Festive baking: Twists on tradition
The time has come to make festive sweet treats and store them to mellow.
The earlier your Christmas cake is baked the tastier and easier to cut it will be. This year I’ve made a couple of untraditional cakes. They’re a breeze to bake as the fruit, butter and sugar are initially simmered over low heat — none of that hard work of creaming the butter and sugar is required. These cakes will keep for up to six months. Or you could freeze them for up to a year.
Tips for baking a successful festive cake
- If the cake pan is thin, wrap a double layer of newspaper around the outside and tie with string. This prevents the fruit from burning.
- I like to lightly oil or grease my cake pans before lining them with baking paper. The paper sticks to the pan and doesn’t slip as they are filled.
- Use level metric measurements.
- Spoon the cake mixture into the prepared pan and smooth the top with a wet hand.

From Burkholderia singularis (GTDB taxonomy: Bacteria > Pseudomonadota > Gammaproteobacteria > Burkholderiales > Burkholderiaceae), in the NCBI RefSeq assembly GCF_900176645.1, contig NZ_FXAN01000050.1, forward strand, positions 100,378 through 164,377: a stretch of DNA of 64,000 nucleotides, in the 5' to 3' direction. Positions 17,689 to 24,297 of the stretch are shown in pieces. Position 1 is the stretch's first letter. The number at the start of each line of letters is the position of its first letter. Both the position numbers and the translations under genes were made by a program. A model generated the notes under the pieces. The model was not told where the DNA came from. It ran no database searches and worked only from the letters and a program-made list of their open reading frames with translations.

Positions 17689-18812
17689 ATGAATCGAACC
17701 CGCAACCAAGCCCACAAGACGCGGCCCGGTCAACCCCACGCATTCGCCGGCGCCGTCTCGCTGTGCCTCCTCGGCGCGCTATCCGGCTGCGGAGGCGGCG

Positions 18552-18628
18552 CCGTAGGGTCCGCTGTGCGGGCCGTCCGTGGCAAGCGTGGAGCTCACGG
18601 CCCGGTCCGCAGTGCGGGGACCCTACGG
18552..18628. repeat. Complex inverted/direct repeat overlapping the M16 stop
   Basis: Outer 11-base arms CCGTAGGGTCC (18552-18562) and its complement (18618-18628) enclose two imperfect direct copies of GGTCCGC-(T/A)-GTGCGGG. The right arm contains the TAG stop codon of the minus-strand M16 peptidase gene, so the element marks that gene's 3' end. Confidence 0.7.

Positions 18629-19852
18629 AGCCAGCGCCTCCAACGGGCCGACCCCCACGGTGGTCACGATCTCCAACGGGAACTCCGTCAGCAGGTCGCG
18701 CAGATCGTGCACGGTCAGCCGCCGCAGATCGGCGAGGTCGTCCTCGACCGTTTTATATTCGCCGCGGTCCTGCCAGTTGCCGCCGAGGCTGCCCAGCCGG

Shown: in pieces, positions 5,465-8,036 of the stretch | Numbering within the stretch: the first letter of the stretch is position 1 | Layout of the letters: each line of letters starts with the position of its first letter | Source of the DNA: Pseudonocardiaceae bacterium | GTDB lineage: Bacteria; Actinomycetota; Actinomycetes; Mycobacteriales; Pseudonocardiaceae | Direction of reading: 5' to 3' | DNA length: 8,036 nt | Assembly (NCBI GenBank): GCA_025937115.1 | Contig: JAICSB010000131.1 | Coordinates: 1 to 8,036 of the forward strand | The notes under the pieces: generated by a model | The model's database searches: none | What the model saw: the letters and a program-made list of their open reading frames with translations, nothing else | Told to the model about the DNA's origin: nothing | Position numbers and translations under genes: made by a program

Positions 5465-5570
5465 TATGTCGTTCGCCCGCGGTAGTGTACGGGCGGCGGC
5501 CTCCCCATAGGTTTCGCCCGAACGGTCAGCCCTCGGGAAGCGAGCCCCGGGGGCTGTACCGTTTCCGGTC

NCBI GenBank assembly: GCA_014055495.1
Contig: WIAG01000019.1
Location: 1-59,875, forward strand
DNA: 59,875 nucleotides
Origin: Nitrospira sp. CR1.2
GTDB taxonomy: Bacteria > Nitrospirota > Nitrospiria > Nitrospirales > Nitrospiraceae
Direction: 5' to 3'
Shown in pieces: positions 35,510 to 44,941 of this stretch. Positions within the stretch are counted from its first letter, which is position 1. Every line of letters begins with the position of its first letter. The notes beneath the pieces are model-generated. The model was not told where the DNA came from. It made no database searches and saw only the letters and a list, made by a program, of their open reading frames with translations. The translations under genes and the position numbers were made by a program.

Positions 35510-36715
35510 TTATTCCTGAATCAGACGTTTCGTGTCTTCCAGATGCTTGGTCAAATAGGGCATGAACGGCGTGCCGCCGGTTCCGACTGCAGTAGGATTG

- Always cook fruit cakes in the middle of the oven at a low temperature otherwise the sugary fruits tend to burn. If the top starts to brown too much, place a sheet of foil lightly over the cake, resting it on the paper that lines the pan.
Store for at least one month before cutting. Get the recipe
Commercial gluten-free pastry is available from your supermarket freezer. I used Pavillion. Get the recipe
Make-your-own gluten-free pastry
If commercially prepared gluten-free pastry is unavailable make your own.
200g gluten-free flour
125g chilled butter, diced
1 tablespoon icing sugar
Place the flour, butter and icing sugar in a food processor. Pulse until the mixture resembles fresh breadcrumbs. Add the egg and mix until just combined. Roll into a ball, flatten then wrap in plastic film. Chill for 30 minutes.